Palestinian and that she should stop doing certain things so people don’t
discriminate. I can connect to that as well, for example, if I get pulled over
when I drive, I was told to always keep my hands on the wheel so the cop sees
them, to not make an fast movements, and to comply as much as possible. I
should not have to do that out of fear that the cop might shoot me as she
should not hide her background from fear of discrimination.

I
was moved by the story of how her family was driven out of Palestine and was
not able to return and how they felt like outsiders. She made me ponder about
the Israeli policy as I also felt terrible for the banished Palestinians. Ranya
spoke of Islam’s simplicity how there’s no Jewish holiday (Bar Mitzvah) or
Baptism making you a Muslim, but simply affirming and recognizing that there is
only one God and that Muhammad is his prophet. Especially if you are Sunni
Muslim, that there is nothing standing between you and how you understand God
or how you decide to worship Him. That as long as you recognize God, it does
not really matter if you’re a Jew, a Christian, or a Muslim you won’t be
labeled as an “infidel” for the reason that all three of these faiths are
“people of the book.”

As
I read through the book, at first I was disappointed with the women and the way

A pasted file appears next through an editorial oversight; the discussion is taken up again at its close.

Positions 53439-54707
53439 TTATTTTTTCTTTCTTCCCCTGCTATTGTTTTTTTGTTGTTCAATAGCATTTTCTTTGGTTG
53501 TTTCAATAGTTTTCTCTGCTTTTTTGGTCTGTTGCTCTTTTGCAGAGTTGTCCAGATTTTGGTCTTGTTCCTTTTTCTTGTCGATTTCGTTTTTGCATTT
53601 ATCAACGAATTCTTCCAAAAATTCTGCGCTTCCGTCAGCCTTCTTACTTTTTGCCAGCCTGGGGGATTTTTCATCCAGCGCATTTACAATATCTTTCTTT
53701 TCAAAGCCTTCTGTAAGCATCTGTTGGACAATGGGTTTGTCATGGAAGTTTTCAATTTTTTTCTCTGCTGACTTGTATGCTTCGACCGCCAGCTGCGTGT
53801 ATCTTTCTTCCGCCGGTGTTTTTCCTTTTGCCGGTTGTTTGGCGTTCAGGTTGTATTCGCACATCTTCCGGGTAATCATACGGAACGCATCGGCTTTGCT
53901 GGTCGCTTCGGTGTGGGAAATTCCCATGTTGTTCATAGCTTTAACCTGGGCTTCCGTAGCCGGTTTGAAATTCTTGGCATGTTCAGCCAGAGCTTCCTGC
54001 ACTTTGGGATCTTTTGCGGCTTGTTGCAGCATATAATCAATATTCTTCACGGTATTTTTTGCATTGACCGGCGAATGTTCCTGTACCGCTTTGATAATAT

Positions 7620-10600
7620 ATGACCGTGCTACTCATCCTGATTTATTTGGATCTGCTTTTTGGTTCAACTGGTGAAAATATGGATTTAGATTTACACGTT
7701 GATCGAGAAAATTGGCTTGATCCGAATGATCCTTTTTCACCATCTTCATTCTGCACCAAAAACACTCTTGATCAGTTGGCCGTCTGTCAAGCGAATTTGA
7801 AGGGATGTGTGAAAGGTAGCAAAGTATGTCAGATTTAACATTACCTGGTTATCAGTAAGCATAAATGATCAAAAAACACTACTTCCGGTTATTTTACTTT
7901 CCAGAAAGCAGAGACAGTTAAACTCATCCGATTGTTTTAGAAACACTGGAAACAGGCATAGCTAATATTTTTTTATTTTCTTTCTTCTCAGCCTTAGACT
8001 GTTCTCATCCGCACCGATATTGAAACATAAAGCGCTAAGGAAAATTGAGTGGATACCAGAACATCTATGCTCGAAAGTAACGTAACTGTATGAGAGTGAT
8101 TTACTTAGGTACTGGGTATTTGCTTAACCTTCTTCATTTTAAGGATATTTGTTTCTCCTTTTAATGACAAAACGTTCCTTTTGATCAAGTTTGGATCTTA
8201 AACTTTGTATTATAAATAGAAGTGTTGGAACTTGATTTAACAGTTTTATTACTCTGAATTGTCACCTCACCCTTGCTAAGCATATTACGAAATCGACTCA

they thought about their religions. None of them were fully committed to their
faith in the first place; Priscilla, really only knew the social parts of being
Jewish and not the religious parts and Ranya did not accept many characteristics
of her religion. Suzanne was the most committed considering that she had
changed from being a Catholic to being an Episcopalian, but she would knock
Catholicism down. However, at the end, each women definitely touched me, inspired
me. Even though I was 3 when it happened, I identified with their feelings
about 9/11, and also the trials and tribulations of their lives as they dealt
with questions about death, traditions, stereotypes, good and evil, and
pressures to conform to the norms. I was enthused by how their association
became a friendship that transformed each of them. I also liked how speaking with
each other helped the authors clarify and develop more confidence in their own
faith, changed how they saw people of other faiths, and influenced how they
discussed religion with their kids. Priscilla decided to believe in God again,
Suzanne started discussing other religions in Sunday school, and Rayna started
reading the Quran on her own, found a mosque community and felt more confident
raising her children as Muslims. This book and these women definitely gave me a
different outlook on my religion and others.

What
I personally felt about the book was hope. Personally, I am struggling with my
own religion and what is true and what is not. Reading the book made me hopeful
that one day, I will know what I truly believe in and find peace within me just
like Priscilla did. Within the three religions told, I noticed that I
stereotyped my own religion the most. It is the most popular religion and seemingly
strict on a lot of sensitive topics. As I am very supportive on a lot of these
topics, it is hard to find other open minded Christians and I often feel left
out or wrong for thinking the way I do. The book and these women gave me a
great deal of optimism and inspiration to fine my peace with religion and most importantly
myself.